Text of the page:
» Oi, Dubstep, your roots are showing

Take two different kinds of moonshine rum (one dark & spicy, urticaria one white), lemons, limes and fresh coconut milk, and mix them up nice and strong. Sip it in the heat of a Caribbean night then skank, rude-boy, skank.

The purple drank of 50s and 60s Jamaica was called Rude to Your Parents. You can draw a line from the bottom of a bottle into the dubstep/grime sound of contemporary Britain. Brits are still hooked on the sound of ska over 50 years after its original inception. Magpie-like, dubstep producers festoon their production with jewels of frosty, stellar samples that reflect our divided, paranoid society. The heartbeat, however, still pumps to the sound of a rum-fuelled night in Trenchtown.

Ska made its way to late 1960s cities like London, Birmingham and Coventry via the West Indian immigrants who had been hauled over for the two decades previous. There was a surplus of jobs and a great demand for all kinds of labour in post-war Britain. Flexing its atrophying muscles, the empire again exploited the old “trade-triangle” to import much-needed labour. Though jobs were there, and wages were good, racial discrimination distanced the new arrivals from rapid prosperity. Racism was also a factor at home. Many landlords refused to take in black families. This led to large concentrations of Caribbean immigrants moving into neo-slum districts – in places such London’s Brixton.

The general reaction – one of family unity and dignity – was a supremely human one. The new arrivals to the neighbourhoods, courtesy of the “Blues parties”, smashed it to bits. The sound of ska, and the emerging reggae beat, dropped every weekend. White kids made friends with the black kids. Ska’s 4/4 drums, and stress on the back beat, soaked into the rock of British popular culture, continually springing new rivers and tributaries.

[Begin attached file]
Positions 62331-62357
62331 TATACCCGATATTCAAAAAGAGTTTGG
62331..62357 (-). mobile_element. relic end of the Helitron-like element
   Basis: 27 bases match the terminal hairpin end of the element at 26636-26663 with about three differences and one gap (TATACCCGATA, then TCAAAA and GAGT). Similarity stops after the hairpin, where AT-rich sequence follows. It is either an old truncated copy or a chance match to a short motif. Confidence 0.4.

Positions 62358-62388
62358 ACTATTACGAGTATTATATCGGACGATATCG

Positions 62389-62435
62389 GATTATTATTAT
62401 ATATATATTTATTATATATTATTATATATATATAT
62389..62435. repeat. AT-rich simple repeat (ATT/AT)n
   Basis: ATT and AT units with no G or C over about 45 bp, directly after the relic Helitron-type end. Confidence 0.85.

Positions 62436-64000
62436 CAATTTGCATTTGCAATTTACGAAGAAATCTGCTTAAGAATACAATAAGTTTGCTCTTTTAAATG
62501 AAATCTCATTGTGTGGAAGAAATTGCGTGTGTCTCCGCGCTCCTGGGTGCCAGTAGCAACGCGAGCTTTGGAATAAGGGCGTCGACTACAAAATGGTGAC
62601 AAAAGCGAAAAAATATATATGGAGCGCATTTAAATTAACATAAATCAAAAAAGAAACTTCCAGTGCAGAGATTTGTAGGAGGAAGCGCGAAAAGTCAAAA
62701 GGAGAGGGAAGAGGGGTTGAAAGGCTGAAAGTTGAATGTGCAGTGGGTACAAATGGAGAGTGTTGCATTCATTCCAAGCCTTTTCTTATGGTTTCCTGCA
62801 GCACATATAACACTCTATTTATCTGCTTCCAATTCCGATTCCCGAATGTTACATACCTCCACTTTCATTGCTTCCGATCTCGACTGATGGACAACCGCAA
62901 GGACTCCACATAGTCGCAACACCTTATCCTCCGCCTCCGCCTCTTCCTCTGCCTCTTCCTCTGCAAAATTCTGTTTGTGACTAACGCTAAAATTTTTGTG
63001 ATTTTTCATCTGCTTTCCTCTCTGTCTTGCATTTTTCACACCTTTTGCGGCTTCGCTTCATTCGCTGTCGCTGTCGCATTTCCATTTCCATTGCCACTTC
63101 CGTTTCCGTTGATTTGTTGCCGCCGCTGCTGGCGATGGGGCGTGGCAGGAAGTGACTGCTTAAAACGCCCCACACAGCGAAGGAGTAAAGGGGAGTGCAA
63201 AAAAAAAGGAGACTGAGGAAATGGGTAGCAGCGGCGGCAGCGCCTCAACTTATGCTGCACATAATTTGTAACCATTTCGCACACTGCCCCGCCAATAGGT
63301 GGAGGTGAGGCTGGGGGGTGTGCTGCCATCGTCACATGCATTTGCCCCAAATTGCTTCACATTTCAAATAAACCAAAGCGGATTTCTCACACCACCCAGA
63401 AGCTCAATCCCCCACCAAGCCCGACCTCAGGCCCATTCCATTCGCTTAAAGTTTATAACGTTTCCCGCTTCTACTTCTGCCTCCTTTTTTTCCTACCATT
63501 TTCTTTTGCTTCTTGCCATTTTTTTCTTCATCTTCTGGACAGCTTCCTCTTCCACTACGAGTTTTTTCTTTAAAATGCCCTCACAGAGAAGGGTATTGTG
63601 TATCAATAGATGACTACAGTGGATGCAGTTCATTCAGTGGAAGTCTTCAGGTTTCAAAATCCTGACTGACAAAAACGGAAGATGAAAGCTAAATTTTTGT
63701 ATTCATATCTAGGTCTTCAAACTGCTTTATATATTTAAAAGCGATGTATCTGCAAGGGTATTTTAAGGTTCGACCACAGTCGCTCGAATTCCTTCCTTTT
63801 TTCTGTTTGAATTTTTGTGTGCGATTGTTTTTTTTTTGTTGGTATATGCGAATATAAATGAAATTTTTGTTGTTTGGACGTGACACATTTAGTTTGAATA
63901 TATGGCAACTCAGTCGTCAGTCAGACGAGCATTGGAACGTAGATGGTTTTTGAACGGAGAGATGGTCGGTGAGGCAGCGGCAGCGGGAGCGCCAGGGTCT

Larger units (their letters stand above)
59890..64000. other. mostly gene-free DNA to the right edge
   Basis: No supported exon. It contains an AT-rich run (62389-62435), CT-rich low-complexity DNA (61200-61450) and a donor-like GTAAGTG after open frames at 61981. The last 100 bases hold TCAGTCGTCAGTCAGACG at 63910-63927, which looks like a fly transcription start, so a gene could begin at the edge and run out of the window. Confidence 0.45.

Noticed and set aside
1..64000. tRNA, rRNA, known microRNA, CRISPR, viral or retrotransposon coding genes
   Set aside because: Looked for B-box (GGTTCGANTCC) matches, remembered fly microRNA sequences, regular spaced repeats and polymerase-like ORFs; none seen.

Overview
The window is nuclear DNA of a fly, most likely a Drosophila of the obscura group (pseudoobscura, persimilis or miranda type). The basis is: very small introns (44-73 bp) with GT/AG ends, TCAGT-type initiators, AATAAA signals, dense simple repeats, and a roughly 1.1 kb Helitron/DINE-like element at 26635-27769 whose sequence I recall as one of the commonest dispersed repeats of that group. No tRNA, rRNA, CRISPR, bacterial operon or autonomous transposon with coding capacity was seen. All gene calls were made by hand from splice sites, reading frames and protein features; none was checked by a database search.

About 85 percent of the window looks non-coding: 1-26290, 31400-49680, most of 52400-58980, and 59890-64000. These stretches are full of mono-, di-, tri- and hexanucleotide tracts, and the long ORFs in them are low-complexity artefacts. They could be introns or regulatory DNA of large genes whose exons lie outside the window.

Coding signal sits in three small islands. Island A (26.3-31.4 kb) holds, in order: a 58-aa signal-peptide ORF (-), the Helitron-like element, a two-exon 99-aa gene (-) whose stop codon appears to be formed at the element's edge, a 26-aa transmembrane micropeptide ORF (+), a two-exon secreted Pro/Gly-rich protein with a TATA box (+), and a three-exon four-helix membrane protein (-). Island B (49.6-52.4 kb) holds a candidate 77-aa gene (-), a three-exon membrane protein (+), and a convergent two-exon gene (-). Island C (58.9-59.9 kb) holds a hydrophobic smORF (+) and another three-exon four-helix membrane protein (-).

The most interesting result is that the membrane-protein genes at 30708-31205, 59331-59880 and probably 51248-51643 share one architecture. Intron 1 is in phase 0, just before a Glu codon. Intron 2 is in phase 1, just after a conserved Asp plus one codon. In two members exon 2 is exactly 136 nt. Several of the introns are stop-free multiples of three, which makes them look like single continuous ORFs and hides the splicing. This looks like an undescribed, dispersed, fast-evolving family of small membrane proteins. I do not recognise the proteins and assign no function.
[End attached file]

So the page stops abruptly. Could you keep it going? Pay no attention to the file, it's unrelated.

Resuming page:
That 2Tone Midlands sound is probably the most easily recognised assimilation of Caribbean culture, and rightly so. It sets a blue-print that you can hear in the dubstep sound now. Disaffected, dislocated, reactionary kids fused the aggression of punk with the funk of ska. Now you can hear atomised, paranoid kids combine London 2-step, jungle’s sub-bass and space-age synths with those unmistakeable ska sounds – the back-beat and the beautiful horns.

2Tone, British hip-hop, UK ragga, Jungle, Drum n Bass and now dubstep/grime are woven together by Britain’s history with the West Indies. The dubstep scene is yet another mutation of the sound of Jamaica’s youth that landed on these shores all those years ago. Prince Buster said that “true ska is music with a soul”.

Well, dubstep, I know you got soul.

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Article by MF Hart, photo by Bok Bok

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